Transitions of Care Handover Cards and Application in a Critical Care Medicine Fellowship Training Program | Open Access Journals

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Transitions of Care Handover Cards and Application in a Critical Care Medicine Fellowship Training Program

Wessman B*

Washington University School of Medicine, USA

*Corresponding Author:
Wessman B
Washington University School of Medicine, Department of Anaesthesiology 660 South Euclid Ave., Campus Box 8054, St. Louis, USA
Tel: 63110314-758-6787
Fax: 314-362-0478
E-mail: wessmanb@anest.wustl.edu

Received: 14 May 2015 Accepted: 22 July 2015 Published: 29 July 2015

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Abstract

Background: Poor communication amongst health-care providers is a common problem manifested in the critical care patient population. Accreditation Council for Graduate Medical Education (ACGME) training physician work-hour regulations have led to an increase in the number of daily patient handovers.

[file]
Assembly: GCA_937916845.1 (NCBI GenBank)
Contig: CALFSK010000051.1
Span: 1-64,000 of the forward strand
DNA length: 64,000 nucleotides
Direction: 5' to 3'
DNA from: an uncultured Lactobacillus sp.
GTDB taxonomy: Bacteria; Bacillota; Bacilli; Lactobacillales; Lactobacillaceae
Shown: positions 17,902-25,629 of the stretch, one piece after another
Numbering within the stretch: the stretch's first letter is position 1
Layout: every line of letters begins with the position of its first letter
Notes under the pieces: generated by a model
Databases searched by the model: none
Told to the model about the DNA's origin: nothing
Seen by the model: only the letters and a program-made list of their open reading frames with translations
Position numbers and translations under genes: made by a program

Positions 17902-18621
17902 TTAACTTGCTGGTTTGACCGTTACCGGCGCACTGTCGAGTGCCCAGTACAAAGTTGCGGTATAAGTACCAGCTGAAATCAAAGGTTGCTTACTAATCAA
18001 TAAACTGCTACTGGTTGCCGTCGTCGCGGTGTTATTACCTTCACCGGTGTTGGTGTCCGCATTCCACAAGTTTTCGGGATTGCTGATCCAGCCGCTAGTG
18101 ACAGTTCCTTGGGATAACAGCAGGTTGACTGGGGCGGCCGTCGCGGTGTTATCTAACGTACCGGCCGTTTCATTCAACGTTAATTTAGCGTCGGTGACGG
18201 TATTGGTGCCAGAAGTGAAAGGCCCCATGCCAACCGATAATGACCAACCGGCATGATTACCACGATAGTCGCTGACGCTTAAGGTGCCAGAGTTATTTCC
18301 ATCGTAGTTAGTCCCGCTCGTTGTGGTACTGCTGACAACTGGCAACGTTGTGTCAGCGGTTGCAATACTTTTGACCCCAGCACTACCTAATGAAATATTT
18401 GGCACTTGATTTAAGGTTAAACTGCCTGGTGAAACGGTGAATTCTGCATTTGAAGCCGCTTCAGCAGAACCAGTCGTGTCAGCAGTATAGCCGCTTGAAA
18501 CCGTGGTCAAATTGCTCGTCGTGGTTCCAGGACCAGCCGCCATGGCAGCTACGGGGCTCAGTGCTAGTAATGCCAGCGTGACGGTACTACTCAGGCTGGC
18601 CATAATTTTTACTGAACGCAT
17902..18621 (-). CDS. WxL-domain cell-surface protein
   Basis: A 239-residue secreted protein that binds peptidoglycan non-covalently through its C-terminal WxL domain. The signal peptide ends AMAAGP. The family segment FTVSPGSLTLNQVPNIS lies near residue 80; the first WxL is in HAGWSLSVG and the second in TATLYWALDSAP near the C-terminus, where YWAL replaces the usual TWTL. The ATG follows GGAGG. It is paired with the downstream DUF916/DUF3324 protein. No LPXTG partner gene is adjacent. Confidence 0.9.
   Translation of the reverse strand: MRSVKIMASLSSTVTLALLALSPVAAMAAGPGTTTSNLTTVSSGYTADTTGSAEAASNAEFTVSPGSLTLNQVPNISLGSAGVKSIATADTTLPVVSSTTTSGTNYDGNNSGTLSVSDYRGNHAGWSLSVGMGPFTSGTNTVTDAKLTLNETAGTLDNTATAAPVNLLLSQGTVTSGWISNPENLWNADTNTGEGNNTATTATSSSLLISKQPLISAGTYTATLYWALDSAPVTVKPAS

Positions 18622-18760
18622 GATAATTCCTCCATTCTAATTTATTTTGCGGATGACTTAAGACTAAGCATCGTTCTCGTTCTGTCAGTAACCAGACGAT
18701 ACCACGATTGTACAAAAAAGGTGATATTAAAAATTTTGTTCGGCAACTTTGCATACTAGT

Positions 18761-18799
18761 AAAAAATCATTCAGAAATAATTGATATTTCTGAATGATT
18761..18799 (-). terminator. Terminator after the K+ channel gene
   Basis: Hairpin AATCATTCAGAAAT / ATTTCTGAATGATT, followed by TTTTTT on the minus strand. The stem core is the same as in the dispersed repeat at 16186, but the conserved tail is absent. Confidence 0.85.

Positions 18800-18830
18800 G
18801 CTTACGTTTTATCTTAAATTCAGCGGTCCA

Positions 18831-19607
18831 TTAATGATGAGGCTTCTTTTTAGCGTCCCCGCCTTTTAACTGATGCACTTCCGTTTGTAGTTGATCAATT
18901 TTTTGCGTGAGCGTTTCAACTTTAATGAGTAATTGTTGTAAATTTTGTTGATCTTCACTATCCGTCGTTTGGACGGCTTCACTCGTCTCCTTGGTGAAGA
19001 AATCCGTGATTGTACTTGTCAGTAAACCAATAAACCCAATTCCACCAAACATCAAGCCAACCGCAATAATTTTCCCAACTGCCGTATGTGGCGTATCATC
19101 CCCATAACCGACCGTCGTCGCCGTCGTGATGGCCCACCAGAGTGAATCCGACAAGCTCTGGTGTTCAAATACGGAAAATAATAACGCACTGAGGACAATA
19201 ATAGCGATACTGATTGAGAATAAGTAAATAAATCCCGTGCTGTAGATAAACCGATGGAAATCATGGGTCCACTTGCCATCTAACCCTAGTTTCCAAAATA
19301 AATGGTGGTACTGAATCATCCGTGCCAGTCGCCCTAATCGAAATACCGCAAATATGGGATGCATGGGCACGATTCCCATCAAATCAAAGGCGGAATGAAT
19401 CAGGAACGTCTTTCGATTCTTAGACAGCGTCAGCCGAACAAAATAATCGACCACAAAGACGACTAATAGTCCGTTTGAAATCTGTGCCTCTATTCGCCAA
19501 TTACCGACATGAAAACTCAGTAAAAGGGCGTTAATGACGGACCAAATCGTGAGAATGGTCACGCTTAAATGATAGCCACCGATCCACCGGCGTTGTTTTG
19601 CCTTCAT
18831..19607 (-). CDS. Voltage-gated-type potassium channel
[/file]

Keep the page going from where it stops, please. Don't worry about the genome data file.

Objective: The ACGME has stressed the need for improved education and supervision of “transitions of care”. Methods: Our multidisciplinary critical care medicine fellowship program is one of the largest in the country. This pilot intervention was to create an easily adaptable tool into our daily ICU workflow for improving patient care, facilitating real-time directed Faculty feedback, and tracking compliance with new ACGME rules regarding supervised patient handovers.

Results: Our transitions of care cards are simple in design and easy to integrate in a typical academic clinical model. These cards have helped our trainees improve their patient handovers with requested Faculty directed feedback. The trainee is responsible for completion of the card and allows traceable compliance with ACGME rules for supervised patient handovers.

Conclusion: We created an innovative transition of care card as a powerful tool to help improve patient handovers. This simple tool also provides a novel format to comply with recent ACGME rules mandating supervised patient transitions of care.

Introduction